Over the past two decades, Canadian producer and multi-instrumentalist Dan Snaith has found fame, fans and critical acclaim with music released under his Caribou, Manitoba and Daphni pseudonyms. His first Caribou album in almost five years, Suddenly, was released last month.
In retrospect, what led to the inspiration and sonic direction of Swim (2010)? It’s a pretty incredible U-turn from Andorra (2007), especially a song like “Melody Day”. Congratulations – not many musicians could make that transition as flawlessly as you did.
Definitely Swim for me had a very specific inspiration and a reason for that change in direction. It was that the musical culture in London – I was living in London at the time – changed and things started to kind of bubble in the dance music scene here. I would sit down at this little club, Plastic People, all the time where Theo Parrish had a residency, Four Tet had a residency, Floating Points had a residency, and there are all these new kind of producers making exciting, interesting dance music in London. It was just infectious. And so that definitely catalysed the direction that that album took. And you know, there’s elements of the kind of song-based idea of making music, that hung over from Andorra into that record. But yeah, it was definitely inspired by being in that time and place, that kind of particular moment.
There are all these new kind of producers making exciting, interesting dance music in London. It was just infectious. And so that definitely catalysed the direction that (Swim) took.
Can I ask a fan theory question – does the last track on your records determine the direction of your next one? Or is it a clue of what to expect? For example, “Niobe” sounds almost out of place on Andorra and closer to the sonic palette of Swim.
Yeah. Yeah, that’s a weird one for me because I’m not – it was actually, it was one of the last tracks that I made, and that one – you’re absolutely right about that. It was in reaction to kind of getting to know people like James Holden at the time and going out to clubs more. Even at the end of finishing Andorra, which was a much more 60s psychedelic sounding record. That is the instance where that has happened, like the last track on that record, pulling it very much play the way towards where I was heading next. Um, I’m not sure whether that has happened with this record, although the last track on Our Love (2015), it’s kind of a more – does have some more commonalities with this record maybe. Um, I mean, I guess I should say I don’t make the tracks in the order that they appear on the album most of the time. So, um, it’s not always the case, but it is very much the case between Andorra and Swim, like you said.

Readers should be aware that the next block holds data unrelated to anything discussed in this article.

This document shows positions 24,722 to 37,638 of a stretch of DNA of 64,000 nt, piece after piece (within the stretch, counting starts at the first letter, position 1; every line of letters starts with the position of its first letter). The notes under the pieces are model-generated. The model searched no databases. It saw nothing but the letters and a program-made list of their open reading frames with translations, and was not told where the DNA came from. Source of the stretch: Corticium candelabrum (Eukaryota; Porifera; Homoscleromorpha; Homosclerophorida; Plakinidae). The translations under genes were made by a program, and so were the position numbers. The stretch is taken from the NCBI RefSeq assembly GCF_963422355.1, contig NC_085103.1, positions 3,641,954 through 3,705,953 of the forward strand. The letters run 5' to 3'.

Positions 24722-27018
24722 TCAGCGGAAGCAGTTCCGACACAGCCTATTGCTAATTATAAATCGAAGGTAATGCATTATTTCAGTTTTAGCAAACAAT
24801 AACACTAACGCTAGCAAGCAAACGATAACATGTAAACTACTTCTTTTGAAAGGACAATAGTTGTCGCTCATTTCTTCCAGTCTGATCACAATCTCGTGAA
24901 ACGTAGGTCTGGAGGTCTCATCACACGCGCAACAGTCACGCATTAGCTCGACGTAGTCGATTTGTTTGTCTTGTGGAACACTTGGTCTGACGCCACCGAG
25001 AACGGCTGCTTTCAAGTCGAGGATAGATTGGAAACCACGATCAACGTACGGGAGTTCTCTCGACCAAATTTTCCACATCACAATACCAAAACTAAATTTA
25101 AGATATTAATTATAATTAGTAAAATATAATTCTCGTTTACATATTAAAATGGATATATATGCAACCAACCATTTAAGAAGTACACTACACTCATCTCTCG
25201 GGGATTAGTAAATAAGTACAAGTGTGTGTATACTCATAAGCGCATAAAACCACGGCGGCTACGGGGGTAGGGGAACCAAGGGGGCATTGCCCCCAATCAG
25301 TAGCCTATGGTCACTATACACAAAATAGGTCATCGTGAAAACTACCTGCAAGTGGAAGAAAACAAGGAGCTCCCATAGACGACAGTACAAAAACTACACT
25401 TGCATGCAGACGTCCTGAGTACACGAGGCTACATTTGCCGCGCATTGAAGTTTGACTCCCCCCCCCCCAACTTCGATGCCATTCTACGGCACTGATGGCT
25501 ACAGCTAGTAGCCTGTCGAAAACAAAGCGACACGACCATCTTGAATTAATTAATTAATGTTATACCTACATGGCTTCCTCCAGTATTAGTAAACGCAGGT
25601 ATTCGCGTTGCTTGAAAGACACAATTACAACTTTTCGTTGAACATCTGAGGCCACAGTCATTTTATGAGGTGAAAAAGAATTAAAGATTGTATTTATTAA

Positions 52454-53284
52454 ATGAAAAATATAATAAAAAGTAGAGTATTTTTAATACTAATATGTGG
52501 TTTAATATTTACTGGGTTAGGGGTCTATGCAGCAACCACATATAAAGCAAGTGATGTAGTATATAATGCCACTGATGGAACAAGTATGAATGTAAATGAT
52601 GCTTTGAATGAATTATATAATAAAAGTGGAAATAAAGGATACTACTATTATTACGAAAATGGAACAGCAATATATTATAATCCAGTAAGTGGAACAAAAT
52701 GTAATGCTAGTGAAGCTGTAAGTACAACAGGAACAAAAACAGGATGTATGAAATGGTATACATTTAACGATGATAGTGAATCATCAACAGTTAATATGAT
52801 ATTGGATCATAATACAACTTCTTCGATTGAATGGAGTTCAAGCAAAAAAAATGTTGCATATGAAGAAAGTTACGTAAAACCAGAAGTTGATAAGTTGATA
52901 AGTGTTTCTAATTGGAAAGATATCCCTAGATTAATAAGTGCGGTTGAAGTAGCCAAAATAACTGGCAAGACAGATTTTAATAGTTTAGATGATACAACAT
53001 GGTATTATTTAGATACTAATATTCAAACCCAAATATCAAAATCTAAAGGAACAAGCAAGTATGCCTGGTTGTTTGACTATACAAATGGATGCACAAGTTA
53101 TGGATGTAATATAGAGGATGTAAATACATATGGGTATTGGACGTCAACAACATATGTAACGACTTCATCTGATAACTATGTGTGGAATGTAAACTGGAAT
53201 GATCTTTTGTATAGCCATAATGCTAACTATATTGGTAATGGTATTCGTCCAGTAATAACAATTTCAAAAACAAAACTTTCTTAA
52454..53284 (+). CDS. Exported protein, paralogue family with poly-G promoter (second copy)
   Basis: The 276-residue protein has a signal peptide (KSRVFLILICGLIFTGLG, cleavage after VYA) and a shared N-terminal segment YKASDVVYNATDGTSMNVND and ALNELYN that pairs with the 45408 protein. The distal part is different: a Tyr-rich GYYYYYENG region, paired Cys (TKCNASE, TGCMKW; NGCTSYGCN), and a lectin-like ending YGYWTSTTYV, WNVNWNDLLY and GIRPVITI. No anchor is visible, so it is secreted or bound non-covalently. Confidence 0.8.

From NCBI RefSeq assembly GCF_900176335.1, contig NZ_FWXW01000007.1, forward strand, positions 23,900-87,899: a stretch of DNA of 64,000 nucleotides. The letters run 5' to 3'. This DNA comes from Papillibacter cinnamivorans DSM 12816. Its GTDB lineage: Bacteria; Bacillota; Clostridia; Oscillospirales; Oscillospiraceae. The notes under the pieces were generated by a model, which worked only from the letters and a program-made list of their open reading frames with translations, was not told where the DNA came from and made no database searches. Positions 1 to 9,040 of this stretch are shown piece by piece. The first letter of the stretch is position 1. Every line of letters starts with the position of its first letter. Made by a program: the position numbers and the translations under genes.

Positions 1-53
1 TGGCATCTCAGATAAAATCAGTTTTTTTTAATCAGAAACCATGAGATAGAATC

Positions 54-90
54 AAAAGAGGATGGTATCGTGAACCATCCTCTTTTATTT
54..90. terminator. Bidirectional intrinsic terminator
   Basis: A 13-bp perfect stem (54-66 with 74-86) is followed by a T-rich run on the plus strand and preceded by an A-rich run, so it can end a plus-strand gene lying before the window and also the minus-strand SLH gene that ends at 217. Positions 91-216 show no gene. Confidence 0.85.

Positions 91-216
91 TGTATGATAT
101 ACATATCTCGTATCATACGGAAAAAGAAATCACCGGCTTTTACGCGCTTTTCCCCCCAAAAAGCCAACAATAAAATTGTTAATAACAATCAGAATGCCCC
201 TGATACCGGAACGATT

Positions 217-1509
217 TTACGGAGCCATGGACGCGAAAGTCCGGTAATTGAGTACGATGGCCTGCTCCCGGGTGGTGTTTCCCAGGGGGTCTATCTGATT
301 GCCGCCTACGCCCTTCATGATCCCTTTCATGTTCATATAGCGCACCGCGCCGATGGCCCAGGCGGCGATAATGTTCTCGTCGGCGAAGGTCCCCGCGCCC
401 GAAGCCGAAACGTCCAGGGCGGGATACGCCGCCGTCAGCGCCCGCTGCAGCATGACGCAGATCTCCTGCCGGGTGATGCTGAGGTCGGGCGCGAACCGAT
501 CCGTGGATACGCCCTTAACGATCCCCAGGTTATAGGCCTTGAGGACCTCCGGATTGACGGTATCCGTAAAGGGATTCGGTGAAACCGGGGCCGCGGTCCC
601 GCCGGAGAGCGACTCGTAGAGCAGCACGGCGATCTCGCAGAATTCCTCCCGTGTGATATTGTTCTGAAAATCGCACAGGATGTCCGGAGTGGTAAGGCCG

You’ve said before that a Caribou record can “have anything” on it. Do you ever worry about alienating fans, or limiting yourself creatively, if you decide to throw yourself down a particular path?
Well, the thing that’s kind of – okay, so this started really early on. My first record was called Start Breaking My Heart (2001) and it was like a kind of influenced by people like Boards of Canada and kind of Warp, that kind of sound. I went back to make my second record after that and I tried to make music – I had, you know, kind of, “this is what people expect from me”, you know, “this is what people want, this is what I should do is try and like make a record that followed on from that first one”. And I just couldn’t do it. I was making the music that I thought people wanted and it just didn’t work. There was no magic in it. There was no thrill in it. And so just for fun I started making very different music. The second album, Up In Flames (2003) is like a big like, psychedelic mess and sounds like a band, whereas the first one sounded very much like an electronic producer. And I just realised like I couldn’t, I don’t really have the – to some degree I don’t get to decide, you know, it’s just I have to be led by what’s exciting to me at that moment, at that time. And the fact that that switch was always – kind of people absorbed that and then followed me through that change and then as you say, from Andorra to Swim, the same thing. There’s been all these points in my career where there’s been like a kind of turn and people have been really wonderful in following me through a very circuitous path through music. And that has kind of just repeatedly boosted my confidence to feel comfortable doing that. And also, I guess I’ve kind of recognised that some of the threads – and this is really apparent on this album where there’s like genre shift from one track to the next all over the place, but there’s something about my kind of musical sensibility. I guess my voice is one of the things, but also kind of my melodic sensibility and my harmonic sensibility, the kind of mood that tends to be in the music that I make without me really trying for it to be there. There’s enough commonality in all those things that even though the kind of genre may change, that it’s still, I realise it’s still recognisable to me. Well it’s obviously recognisable to me because I’ve this very close inside perspective on it. But people have generally tended to follow me through something new and be like, “oh, this sounds like new, but it’s something new. But it still sounds like Caribou, or it still sounds like Dan” or, yeah. That’s cool.